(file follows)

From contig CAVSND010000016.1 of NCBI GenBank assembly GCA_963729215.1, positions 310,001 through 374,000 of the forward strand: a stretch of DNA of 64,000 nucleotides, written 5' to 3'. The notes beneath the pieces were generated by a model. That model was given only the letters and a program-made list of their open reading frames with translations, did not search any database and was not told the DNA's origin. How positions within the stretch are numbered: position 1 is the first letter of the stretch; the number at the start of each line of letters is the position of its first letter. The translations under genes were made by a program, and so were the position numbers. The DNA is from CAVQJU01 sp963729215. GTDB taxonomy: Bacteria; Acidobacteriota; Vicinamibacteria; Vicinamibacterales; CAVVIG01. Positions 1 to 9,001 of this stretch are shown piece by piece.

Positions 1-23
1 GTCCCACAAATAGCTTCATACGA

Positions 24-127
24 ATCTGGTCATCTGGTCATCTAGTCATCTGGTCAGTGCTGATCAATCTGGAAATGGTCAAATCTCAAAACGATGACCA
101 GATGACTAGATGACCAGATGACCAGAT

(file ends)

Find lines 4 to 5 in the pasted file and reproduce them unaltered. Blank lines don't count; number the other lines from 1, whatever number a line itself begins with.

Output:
Positions 24-127
24 ATCTGGTCATCTGGTCATCTAGTCATCTGGTCAGTGCTGATCAATCTGGAAATGGTCAAATCTCAAAACGATGACCA